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Re: Wonder when I grew such a giant pair....

Postby Lori Koonce » Sun May 13, 2012 9:31 pm

David

I'm not going to go into details, but Tim and I have something in common. There was a time in my life, before I wanted to get better, where I caused my immediate family a great deal of pain. I'll never forget what my father told me the day he decided I had to leave home. "The state of California says that I'm responsible for you for 18 years, you are now 28. Do the math." When that didn't sink in the way he expected it was "If I have to choose between my wife, to whom I made a life long commitment, and my grown child, guess who I'm picking."

I was then told that I was never going to be able to spend more than three days in a row with my parents. People think that is a rather harsh thing to do to your child. But, my father knew, and I later learned; that unless he did that I'd have been a grown up teen. Meaning I'd still be living at home and acting like a bratty teenager.

I am looking at Tim and how he behaves, and thinking that he's never going to learn how to behave correctly as long as his friends are all there supporting him and his bad behaviour. Sometimes the most loving thing you can do for a person is to cut them out of you life.

Tim and I are both good at using words, and sometimes actions if necessary, to get people to "keep us in a manner to which we've become accustomed". I knew how to play mom against dad, friends against friends and never have that make me look like the manipulative little bitch that I was. Tim seems able to play that game just as well if not better than myself.

I just hope that Harlan smells the shit before he ends hip deep in it.

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Re: Wonder when I grew such a giant pair....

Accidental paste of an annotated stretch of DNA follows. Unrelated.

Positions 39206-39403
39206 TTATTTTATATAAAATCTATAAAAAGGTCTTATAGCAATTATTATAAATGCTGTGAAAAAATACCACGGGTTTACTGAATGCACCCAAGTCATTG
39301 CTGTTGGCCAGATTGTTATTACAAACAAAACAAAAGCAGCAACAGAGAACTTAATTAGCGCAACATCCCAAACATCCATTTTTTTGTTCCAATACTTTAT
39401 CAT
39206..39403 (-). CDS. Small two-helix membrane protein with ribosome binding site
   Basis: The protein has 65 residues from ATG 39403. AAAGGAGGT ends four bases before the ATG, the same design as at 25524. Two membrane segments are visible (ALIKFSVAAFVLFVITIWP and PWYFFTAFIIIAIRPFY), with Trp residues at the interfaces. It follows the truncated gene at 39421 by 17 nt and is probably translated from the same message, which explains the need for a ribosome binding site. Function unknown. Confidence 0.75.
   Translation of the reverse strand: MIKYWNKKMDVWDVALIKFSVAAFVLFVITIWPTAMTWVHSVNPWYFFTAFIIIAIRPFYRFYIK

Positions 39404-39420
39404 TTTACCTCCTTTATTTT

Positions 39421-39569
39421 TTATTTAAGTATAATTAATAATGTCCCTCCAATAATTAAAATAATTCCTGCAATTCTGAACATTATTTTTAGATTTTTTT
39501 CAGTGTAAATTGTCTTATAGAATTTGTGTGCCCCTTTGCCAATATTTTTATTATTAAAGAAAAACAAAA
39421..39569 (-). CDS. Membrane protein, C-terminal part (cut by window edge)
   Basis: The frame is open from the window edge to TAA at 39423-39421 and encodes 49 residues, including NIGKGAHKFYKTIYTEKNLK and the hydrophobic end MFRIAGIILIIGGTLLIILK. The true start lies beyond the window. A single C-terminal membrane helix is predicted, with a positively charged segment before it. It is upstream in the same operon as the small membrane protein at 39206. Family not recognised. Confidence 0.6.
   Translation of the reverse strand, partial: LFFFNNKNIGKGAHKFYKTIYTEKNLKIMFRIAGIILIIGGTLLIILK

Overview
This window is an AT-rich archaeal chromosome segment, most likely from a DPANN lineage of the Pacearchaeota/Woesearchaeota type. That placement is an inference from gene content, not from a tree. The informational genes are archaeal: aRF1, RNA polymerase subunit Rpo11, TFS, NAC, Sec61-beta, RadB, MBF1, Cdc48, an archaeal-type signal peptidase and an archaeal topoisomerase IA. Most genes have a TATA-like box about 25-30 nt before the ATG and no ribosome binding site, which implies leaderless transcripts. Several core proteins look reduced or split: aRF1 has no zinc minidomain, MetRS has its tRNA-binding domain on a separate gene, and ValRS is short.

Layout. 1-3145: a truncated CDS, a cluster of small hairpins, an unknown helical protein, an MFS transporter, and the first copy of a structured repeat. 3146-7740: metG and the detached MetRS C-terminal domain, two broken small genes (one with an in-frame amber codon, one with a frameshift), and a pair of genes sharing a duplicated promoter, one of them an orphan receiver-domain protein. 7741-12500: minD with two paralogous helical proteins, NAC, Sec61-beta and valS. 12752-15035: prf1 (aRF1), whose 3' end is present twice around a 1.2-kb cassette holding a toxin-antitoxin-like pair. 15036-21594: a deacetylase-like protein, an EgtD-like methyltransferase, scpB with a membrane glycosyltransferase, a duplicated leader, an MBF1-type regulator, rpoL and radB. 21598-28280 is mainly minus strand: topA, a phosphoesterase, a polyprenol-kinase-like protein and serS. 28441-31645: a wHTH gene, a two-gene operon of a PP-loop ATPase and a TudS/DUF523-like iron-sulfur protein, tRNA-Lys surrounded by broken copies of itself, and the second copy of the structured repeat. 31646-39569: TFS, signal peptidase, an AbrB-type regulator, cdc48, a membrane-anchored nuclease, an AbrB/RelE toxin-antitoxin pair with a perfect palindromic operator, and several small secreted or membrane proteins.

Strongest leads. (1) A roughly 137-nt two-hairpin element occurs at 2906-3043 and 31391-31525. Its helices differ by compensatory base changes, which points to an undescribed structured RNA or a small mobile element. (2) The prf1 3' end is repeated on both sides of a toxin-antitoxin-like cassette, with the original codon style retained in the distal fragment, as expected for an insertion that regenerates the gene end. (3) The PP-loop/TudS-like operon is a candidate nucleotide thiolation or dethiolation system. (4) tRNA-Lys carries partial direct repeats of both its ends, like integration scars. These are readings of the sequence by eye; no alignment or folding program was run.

Postby Moderator » Sun May 13, 2012 10:25 pm

Lori -
I've talked to Harlan about this and rest assured it was not an easy decision. No further details. But I'm going to echo David's assessment of your post.

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Re: Wonder when I grew such a giant pair....

Postby FrankChurch » Mon May 14, 2012 10:44 am

Lori, speak the truth, even to the whirlwind. Isn't that the point?

Harlan can take it.

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Re: Wonder when I grew such a giant pair....

Postby Lori Koonce » Mon May 14, 2012 11:34 am

@Barber: Both you and David have a relationship with Harlan that I most likely will never enjoy. So I trust that your assessment of the situation is the correct one.

All I can say is that I said everything that MY relationship, such as it is, with Harlan allows me to say in good conscience has been said. If directly asked for clarification, I'll give it. If I get the chastisement I'm expecting I'll take it with all the grace I muster.

@Frank: Speaking truth to power is a vital necessity. But, it helps if you can put that truth into words that Power will actually listen to. As I told diane, that phrase "how many times does the dog get to shit in the corner before you refuse to let him back in" wasn't the best way to put that, and I freely admitted it then, and now.

I just hope that the meaning behind it, and not the words themselves speak for me!

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Re: Wonder when I grew such a giant pair....

Postby David Silver » Mon May 14, 2012 12:57 pm